It’s that time of year again for our ResFrac team to embark upon the Imperial Challenge in Breckenridge, CO! As with last year, Egor, Dirk (ResFrac investor), and Garrett tackled the challenge this year. The Imperial Challenge is an annual triathlon where racers bike or run from the town of Breckenridge 6 miles and 850 feet up to the base of the Breckenridge ski resort, then skin (ski uphill) 3000 ft to the peak of the resort at 12,998 ft, then… ski off the other side.
This is the most exciting time in my lifetime for geothermal. There are many, many innovative things happening. To name a few – promising new approaches to Enhanced Geothermal Systems, geothermal projects in sedimentary and lower enthalpy formations, new approaches for geothermal exploration, lithium extraction from produced brines, geothermal energy storage, integrations with CO2 storage and capture, and new technologies for producing energy from hot water that is coproduced with oil and gas. However, this post is about a concept about which I remain skeptical – deep closed-loop heat exchangers (McClure, 2021). These designs are sometimes called ‘Advanced Geothermal Systems,’ AGS (Malek et al., 2022).
Simulfrac’s are growing in popularity (see 2021 JPT article for when the trend was just gaining momentum). The idea is that one pumping crew can treat two wells simultaneously versus one well at a time. As such, a frac crew may zipper four wells at a time versus two. At ResFrac we are seeing an increase in simulfrac interest across our consulting and license customers. Simulfrac’ing wells within the ResFrac software is simple to set up without any complicated modifications – so this makes ResFrac an ideal platform to investigate the effects of simulfracs.
This blog post summarizes a new procedure for interpreting interference tests in shale. The full procedure and a detailed writeup are provided by Almasoodi et al. (2023). Interference tests are one of the most effective diagnostics for assessing communication between neighboring wells. This information is critical for optimizing completion design and well spacing.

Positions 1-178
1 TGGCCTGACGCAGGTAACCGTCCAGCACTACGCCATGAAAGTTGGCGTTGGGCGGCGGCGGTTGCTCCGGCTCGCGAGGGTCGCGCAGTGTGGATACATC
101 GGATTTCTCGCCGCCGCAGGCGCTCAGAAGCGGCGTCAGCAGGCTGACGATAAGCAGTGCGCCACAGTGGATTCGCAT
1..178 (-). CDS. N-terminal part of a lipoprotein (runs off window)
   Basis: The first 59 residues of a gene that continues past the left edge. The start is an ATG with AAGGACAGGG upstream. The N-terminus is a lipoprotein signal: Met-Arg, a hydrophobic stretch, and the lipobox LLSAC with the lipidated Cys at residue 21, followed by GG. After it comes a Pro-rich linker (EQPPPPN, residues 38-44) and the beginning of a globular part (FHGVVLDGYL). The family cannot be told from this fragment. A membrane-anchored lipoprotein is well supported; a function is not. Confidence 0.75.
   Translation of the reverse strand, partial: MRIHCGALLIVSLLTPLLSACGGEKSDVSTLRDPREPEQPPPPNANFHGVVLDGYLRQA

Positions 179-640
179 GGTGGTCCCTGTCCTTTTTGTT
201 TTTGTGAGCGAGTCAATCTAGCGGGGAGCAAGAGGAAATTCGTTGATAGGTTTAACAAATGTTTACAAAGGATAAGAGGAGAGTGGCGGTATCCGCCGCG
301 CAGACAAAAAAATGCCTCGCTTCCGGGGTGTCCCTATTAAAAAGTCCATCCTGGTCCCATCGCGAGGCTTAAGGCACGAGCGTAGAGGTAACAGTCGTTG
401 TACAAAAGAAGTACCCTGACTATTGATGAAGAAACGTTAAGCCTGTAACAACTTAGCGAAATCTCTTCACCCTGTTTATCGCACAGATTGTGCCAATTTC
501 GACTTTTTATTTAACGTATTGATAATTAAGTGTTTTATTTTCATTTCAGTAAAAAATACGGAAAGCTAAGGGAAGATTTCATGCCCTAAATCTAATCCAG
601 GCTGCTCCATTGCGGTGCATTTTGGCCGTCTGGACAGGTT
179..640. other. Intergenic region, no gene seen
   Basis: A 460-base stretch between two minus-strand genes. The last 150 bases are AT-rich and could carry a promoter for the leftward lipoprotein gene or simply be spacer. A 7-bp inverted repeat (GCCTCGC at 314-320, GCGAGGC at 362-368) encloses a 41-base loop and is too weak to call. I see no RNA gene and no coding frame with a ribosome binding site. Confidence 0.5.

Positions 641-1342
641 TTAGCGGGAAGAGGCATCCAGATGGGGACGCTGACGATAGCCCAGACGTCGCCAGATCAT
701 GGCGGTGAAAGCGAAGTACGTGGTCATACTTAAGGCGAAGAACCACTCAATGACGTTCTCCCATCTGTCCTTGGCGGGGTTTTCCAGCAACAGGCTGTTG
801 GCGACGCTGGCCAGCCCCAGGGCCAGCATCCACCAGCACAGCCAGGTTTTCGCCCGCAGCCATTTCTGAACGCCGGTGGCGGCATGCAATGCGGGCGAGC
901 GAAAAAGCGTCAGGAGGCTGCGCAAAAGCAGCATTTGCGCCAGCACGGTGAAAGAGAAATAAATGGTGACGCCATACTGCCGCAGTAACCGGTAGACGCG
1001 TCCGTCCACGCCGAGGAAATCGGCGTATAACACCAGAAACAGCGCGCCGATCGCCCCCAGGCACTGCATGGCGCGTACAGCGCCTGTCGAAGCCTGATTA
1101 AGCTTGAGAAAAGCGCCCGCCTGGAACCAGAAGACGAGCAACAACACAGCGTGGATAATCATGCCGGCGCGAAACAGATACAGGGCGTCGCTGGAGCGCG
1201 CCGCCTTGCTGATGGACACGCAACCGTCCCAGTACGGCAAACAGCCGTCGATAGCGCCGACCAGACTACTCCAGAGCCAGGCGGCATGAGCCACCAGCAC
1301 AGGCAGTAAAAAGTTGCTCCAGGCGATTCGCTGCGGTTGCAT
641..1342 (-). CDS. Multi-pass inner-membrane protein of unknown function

Optimization of perforation orientation for achieving uniform proppant distribution between clusters
Previously, a mathematical model for the problem of slurry flow in a perforated wellbore was described and the underlying physical mechanisms were discussed. The purpose of this blog post, on the other hand, is to couple the model with an optimization algorithm to investigate optimal perforation orientations that lead to the desired uniform proppant distribution between perforations. A brief description of the model is added at the beginning to cater for readers who are not familiar with the previous blog post.
The 2023 SPE Hydraulic Fracturing Technology Conference was last week, and as usual, it had an outstanding lineup of papers and speakers. This blog post has a brief lineup of some of the papers that I found most interesting. As in past years, this rundown focuses on papers that I found interesting, based on my own personal interests. Usually, I am most interested in papers that improve our understanding ‘what’s going on’ in the subsurface. Also, I coauthored a paper at the conference, so naturally, I can’t help but include it on this list!
This blog post summarizes the model for calculating proppant distribution between perforation clusters. A very detailed description of the model and literature review are available in . The purpose here is to outline the model and its main features, to demonstrate the comparison with some of the available data (more comparisons in ), as well as to discuss limiting cases and sensitivities to various parameters. This blog post is solely focused on presenting the mathematical model. In future work, the results will be applied to practical optimization decisions.